The Heath actually belongs to the Corporation of London, and was acquired through various Acts of Parliament as a park for Londoners between 1871 and 1906, to prevent it being swallowed up by London’s expanding suburbs. The 791 acres (320 hectares) includes the grounds of Kenwood House, managed by English Heritage.
The Heath is the only surviving part of the once great Middlesex Forest. There are all sorts of oddities scattered around, including a Saxon boundary ditch from 986 AD, and the remains of past minor industrial activity, such as sand digging on (where else?) Sandy Heath. In the 18th and early 19th century, it became a popular site for wealthy Londoners to visit, and Constable painted a number of pictures of the Heath. It was also the site of a number of early reservoirs supplying London’s drinking water: there are 25 ponds remaining, though none is now used for water supply.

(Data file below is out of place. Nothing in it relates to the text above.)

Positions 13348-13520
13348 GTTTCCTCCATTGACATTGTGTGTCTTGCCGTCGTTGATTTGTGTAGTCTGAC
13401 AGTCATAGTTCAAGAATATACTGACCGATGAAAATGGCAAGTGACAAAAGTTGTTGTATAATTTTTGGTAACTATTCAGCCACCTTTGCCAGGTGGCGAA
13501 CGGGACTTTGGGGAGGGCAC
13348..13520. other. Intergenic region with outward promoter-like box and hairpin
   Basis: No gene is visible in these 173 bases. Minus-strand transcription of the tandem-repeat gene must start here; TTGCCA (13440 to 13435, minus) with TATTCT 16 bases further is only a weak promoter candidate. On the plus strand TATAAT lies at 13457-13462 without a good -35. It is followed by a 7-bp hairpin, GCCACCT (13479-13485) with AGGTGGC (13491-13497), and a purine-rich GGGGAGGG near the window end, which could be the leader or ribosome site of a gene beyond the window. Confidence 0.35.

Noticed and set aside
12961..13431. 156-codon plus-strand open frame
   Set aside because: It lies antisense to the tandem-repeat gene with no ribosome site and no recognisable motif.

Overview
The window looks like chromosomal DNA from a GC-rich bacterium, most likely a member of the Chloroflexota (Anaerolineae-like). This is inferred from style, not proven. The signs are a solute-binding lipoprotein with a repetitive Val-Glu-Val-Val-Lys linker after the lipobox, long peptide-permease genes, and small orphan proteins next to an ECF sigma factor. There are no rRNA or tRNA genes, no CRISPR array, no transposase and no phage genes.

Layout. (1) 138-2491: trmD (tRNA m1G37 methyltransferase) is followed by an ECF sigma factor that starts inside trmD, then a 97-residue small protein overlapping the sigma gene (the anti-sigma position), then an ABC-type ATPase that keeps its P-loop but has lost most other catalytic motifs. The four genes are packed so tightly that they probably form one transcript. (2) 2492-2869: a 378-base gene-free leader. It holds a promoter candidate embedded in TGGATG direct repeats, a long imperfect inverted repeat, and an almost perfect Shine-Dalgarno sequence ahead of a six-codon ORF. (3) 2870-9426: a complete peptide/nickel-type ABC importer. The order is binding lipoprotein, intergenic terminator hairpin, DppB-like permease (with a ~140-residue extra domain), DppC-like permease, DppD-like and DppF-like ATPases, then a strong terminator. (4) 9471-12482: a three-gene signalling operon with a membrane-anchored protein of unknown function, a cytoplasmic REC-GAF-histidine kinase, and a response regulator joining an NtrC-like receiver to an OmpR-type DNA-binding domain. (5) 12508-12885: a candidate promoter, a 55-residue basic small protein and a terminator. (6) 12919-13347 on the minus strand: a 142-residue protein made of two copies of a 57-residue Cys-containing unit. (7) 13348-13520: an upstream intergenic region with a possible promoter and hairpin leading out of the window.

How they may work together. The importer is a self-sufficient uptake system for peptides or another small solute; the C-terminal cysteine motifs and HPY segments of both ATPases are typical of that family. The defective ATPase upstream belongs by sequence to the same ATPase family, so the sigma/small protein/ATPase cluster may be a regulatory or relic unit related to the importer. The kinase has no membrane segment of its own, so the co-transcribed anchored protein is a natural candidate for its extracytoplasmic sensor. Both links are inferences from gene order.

The Heath is a haven for wildlife, small mammals and birds especially, as well as flora and fungi. Needless to say, it is very popular with families and children, though given the ponds (deep water) and the huge extent of woodland, they need to be supervised. There are eight fenced children’s play areas within the Heath, which are a good bet for small children, and there is an active programme for school parties. It is also popular with joggers, cyclists (there are designated cycle-routes), dog walkers and nannies - groups of whom can often be seen taking their charges for a walk in push-chairs, during the week.